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Photot from Kotaku.com

Now this is an argument I could get on board with!… That is if I were a dad and if I had the proper balance and attentiveness in my life to appropriately connect the unproductive things I waste too much time on with social obligations and expectations of being a human being. I, of course, am not very good at that.

That’s not to say that I can’t learn to balance gaming with a productive and meaningful existence. That’s what this man did (or tried to do, or thinks he’s doing) in a recent editorial on the Forbes website. Jordan Shapiro is a recently divorced father that had to move back in with his parents and found himself gaming like a prepubescent COD soldier of fortune.

I’m only posting this as something to think about an discuss; I don’t entirely subscribe Mr. Shapiro’s initiative, and find it a bit cheesy and far less simple than he makes it sound… he touches on some pretty high-level, critical thinking lessons that feel like an ambitious stretch to be taught through gaming. For example:

…Of course, I don’t just sit there silently, fingering the D-pad. I don’t embody the role of the almost-middle-aged slacker. Instead, I embody the role of the ‘father.’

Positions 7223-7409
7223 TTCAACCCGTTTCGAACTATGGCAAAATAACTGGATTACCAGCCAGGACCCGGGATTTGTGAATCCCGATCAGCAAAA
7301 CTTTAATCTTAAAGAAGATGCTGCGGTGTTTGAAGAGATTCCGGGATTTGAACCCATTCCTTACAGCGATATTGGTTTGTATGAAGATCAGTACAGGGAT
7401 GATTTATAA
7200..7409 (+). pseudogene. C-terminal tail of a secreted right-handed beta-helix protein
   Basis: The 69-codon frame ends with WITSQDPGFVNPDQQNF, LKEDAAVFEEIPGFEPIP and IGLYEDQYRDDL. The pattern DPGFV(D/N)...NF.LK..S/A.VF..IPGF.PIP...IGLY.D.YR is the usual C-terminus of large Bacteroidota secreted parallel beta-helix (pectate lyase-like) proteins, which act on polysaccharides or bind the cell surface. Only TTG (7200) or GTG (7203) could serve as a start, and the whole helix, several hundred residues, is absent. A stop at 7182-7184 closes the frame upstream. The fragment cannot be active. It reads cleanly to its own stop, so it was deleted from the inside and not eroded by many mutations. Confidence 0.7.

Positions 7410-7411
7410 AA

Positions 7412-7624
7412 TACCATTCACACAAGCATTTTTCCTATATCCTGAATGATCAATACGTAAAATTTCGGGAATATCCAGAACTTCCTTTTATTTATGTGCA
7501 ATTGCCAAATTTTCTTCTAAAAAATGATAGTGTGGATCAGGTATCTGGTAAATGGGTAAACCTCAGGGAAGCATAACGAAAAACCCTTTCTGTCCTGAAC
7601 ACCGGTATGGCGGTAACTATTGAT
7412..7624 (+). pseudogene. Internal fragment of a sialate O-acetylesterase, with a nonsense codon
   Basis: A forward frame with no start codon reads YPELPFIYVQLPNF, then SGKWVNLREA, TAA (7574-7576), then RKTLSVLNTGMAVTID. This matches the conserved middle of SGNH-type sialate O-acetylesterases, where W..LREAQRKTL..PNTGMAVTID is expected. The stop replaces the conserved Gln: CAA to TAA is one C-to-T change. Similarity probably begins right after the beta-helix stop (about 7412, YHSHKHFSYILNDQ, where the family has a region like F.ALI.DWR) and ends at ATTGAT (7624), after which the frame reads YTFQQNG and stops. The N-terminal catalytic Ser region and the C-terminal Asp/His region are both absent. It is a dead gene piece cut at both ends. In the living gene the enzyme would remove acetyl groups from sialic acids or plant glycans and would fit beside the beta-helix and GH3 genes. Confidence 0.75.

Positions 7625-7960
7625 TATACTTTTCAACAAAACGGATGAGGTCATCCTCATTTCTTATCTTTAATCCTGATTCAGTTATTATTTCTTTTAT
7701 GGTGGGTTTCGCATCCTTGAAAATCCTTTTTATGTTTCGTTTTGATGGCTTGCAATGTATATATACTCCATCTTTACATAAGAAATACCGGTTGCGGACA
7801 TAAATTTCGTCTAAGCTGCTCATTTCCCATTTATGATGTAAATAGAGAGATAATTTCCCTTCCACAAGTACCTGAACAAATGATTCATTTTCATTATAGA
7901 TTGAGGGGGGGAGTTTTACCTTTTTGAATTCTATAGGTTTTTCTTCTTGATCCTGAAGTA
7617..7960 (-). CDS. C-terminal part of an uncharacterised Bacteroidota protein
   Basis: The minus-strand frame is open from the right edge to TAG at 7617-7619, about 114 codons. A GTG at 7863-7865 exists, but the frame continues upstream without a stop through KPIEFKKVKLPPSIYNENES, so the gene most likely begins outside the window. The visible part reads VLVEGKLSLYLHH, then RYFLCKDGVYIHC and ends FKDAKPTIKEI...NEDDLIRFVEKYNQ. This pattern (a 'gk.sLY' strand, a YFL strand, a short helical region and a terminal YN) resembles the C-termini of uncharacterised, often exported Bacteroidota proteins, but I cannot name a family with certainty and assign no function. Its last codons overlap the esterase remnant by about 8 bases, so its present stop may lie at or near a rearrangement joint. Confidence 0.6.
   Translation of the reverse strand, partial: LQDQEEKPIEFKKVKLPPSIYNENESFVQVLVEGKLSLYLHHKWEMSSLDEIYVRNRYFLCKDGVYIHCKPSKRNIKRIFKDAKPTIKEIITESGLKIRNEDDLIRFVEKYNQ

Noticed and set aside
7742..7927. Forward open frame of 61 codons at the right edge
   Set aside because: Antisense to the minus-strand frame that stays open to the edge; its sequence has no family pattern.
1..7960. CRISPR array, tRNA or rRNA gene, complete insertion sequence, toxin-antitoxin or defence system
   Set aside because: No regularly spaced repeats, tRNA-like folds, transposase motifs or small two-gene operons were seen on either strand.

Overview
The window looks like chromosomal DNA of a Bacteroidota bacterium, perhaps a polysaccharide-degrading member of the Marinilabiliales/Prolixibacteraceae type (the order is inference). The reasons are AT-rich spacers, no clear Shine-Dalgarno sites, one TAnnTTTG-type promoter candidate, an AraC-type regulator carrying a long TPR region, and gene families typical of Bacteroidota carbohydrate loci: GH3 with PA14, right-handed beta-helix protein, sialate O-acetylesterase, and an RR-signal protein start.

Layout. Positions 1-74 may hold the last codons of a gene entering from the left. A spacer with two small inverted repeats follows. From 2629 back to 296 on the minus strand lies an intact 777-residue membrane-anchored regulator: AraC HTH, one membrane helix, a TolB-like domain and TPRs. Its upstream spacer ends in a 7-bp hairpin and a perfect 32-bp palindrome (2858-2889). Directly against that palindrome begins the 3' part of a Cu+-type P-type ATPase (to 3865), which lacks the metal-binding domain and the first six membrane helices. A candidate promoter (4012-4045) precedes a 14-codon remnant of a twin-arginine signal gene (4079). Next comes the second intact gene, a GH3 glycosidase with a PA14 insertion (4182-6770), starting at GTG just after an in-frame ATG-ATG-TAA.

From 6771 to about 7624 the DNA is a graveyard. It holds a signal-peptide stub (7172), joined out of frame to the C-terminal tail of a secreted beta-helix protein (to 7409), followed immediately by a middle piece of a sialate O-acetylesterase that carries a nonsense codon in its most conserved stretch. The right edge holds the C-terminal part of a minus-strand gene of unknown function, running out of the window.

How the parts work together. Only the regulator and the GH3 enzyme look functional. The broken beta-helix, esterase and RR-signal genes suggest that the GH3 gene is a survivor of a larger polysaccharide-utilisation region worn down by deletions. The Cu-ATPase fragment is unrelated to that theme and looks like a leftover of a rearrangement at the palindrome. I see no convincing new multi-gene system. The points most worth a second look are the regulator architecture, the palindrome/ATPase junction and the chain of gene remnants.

I don’t allow the game console to be merely a babysitting computer that distracts my kids while I flirt with my girlfriend on Facetime. Instead, it is something that father and sons do together.

Most importantly, I talk with my boys about what it’s like to play the game.

  • What emotions go with jumping high enough onto the flagpole that you get a free life?
  • How do you feel when you lose because your little brother made Yellow Toad accidentally hop on your polka-dotted cranium?
  • Don’t you think it’s kind of crazy that you get better at winning by losing over and over again?

Child psychologists have always recognized how important play is to a child’s cognitive and emotional development.

Great life lessons to learn, but I’m not sure that a video game is a realistic environment for practical application. I’m not totally hating on the idea though; I think Shapiro’s got the right idea. Do you have a more realistic way to emotionally educate your youngsters while gaming? I’m not talking about technical learning here; I already love and swear by math, science and similar traditional learning games. I mean making mainstream console gaming educational. Thoughts? Ideas? Send em my way!

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